How can I get razor-sharp photos every time?

Far and away, the Number One solution: Use a tripod. But there’s more.

Of course, the starting point in getting a sharp image is to focus carefully. (If your camera focuses automatically, so much the better.) But this is only part of the story, and that’s where the tripod comes in. The sharpness of your images depends upon two factors, not one: 1) Sharp focus; and 2) Absence of any camera shake. So, after you focus your image, you have to make sure you avoid any camera shake during the exposure. In other words, the camera must be rock-steady during the instant that the shutter is open.

Pigeons on a ledge at the Golden City Jaisalmer
You should use a tripod if you want to get razor-sharp photos when using long lens like in this picture. Photo: Devasrita Dash

A tripod should give you this rock steadiness.

But, what if you don’t have a tripod available? What if you have to handhold the camera? Realize this: If you’re hand-holding the camera, there’s some camera shake in every image. But you can avoid the appearance of camera shake in your print or slide if you shoot at a very fast shutter speed. After all, the shutter isn’t open very long at, say, 1/1000th of a second, so there isn’t much time for the film to record any shake of the hand-held camera. But at slower speeds, there’s plenty of time…and the camera will record camera shake as a blurry – or at least, less-than-sharp – image.

So how fast is fast enough to avoid camera shake when you handhold? While we cover this in detail in another Tip on this Web Site, here’s a rule-of-thumb we recommend: The speed required to avoid camera-shake depends upon the focal-length of the lens – the longer the lens, the faster the shutter-speed required. Specifically, your shutter speed should be (in fractions of a second) twice the focal length of your lens. For example, if you handhold using a 50mm lens, use a shutter speed of 1/100th or faster. If you handhold using a 125mm lens, use a shutter speed of 1/250th or faster. If you handhold using a 250mm lens, use a shutter speed of 1/500th or faster. And so on.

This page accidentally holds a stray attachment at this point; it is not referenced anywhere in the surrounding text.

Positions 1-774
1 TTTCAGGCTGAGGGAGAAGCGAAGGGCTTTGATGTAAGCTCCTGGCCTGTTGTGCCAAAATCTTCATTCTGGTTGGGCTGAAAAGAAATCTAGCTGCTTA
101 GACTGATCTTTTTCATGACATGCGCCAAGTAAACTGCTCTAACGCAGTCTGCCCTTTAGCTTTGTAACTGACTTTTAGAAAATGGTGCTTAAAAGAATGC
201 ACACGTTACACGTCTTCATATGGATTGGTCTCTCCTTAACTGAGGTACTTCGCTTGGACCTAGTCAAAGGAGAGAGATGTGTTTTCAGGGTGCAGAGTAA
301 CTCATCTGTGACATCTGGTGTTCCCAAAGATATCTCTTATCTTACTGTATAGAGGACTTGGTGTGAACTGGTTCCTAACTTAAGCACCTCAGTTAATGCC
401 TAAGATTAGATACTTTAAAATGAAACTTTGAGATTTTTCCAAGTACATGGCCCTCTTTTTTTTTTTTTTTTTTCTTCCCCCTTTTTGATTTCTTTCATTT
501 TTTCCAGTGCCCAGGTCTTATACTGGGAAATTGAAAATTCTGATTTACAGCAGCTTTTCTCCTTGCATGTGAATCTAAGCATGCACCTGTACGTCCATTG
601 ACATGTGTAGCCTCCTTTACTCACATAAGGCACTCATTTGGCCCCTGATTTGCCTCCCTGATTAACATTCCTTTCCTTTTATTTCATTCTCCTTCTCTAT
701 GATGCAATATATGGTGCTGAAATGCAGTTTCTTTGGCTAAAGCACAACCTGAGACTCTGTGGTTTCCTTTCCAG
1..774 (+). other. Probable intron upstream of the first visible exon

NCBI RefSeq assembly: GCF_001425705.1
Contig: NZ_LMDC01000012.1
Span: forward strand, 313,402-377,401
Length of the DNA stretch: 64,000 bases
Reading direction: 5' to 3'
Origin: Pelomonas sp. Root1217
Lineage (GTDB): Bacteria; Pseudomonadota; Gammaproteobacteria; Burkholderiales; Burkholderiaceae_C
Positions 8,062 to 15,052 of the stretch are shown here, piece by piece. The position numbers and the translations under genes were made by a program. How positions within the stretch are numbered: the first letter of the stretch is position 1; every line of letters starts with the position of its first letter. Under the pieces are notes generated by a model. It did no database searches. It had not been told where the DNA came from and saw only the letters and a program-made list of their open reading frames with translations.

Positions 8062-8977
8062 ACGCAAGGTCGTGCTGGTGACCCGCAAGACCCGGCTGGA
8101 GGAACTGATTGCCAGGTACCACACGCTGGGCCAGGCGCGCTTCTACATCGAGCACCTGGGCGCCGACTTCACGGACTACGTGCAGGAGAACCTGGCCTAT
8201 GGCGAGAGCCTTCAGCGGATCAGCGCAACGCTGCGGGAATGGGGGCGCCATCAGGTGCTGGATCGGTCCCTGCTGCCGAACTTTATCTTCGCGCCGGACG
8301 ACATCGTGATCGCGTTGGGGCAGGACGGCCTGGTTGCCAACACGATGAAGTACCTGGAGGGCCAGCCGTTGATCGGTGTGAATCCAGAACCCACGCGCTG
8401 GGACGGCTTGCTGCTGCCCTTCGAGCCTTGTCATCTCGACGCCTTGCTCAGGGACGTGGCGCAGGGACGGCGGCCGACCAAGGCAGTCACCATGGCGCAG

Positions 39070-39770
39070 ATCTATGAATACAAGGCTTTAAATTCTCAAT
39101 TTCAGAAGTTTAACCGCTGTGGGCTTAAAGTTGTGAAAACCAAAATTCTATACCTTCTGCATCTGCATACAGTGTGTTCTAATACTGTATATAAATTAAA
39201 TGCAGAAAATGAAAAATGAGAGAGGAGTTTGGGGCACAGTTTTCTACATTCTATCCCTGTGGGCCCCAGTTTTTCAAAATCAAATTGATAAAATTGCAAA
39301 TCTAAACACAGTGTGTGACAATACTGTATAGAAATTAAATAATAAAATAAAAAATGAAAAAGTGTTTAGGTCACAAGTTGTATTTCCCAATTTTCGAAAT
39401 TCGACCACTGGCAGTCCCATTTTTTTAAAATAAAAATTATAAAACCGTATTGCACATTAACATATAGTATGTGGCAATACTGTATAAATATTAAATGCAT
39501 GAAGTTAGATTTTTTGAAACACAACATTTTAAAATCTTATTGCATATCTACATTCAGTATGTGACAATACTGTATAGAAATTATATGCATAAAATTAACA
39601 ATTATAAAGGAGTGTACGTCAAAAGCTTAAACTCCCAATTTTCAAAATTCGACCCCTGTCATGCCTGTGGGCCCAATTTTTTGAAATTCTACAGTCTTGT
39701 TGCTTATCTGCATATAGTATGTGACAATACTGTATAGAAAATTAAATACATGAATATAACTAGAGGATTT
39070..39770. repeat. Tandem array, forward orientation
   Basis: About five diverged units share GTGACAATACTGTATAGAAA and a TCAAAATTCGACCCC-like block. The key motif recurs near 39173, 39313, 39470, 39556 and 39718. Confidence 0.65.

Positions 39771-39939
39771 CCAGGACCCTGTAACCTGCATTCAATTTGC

Dog and Trainer
You do not need a tripod for taking a dog and trainer photo like this one. In fact, a tripod may get in your way! Photo: Devasrita Dash

So now we come to the question: What should you do if you have to use a shutter speed slower than that recommended by this rule-of-thumb? How can you minimize camera shake? Easy. Use a tripod. If the tripod is solid and you use it correctly, you don’t have to worry about camera shake at any shutter speed! The trick is to use the tripod “correctly,” and that’s another subject we cover separately.